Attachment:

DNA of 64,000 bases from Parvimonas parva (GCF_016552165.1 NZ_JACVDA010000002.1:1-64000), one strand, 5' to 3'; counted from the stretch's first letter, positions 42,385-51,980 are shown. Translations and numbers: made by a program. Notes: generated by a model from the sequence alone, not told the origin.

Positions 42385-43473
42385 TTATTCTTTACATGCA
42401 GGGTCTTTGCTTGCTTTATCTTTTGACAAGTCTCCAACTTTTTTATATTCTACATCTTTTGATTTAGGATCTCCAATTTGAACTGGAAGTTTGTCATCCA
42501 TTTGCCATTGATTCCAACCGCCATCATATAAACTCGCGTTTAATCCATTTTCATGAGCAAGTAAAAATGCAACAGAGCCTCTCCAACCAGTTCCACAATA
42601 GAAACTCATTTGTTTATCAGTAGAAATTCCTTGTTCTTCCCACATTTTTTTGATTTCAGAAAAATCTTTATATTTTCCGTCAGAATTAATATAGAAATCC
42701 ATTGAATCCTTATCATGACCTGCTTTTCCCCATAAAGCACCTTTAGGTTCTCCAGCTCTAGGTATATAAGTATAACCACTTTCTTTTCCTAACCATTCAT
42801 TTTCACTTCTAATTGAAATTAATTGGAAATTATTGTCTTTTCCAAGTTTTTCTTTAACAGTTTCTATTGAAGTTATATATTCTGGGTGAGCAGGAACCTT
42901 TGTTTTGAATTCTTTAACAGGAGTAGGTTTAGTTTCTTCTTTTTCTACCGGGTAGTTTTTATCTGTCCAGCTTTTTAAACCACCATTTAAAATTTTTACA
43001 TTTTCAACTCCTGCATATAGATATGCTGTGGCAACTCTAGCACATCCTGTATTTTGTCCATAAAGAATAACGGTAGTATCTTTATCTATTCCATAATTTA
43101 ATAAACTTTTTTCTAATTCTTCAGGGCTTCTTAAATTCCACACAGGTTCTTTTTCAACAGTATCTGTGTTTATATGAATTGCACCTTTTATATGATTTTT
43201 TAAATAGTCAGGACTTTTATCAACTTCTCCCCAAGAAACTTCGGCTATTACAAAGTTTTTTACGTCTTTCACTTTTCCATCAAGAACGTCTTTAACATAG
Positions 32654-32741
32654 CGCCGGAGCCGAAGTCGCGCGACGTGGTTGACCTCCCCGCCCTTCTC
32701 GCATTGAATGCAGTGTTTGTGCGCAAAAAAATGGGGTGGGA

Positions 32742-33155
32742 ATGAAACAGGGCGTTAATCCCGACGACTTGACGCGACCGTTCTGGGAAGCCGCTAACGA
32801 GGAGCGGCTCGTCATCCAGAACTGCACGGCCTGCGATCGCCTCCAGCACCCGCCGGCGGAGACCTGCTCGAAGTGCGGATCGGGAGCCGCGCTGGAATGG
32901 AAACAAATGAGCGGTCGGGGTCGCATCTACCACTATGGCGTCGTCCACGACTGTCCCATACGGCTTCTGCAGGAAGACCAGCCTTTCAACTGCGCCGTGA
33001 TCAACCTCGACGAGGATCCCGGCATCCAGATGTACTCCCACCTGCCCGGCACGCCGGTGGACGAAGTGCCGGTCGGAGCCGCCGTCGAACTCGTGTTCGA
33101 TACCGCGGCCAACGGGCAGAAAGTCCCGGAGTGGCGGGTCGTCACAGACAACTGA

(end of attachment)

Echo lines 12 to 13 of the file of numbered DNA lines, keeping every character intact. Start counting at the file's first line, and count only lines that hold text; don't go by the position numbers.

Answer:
43201 TAAATAGTCAGGACTTTTATCAACTTCTCCCCAAGAAACTTCGGCTATTACAAAGTTTTTTACGTCTTTCACTTTTCCATCAAGAACGTCTTTAACATAG
Positions 32654-32741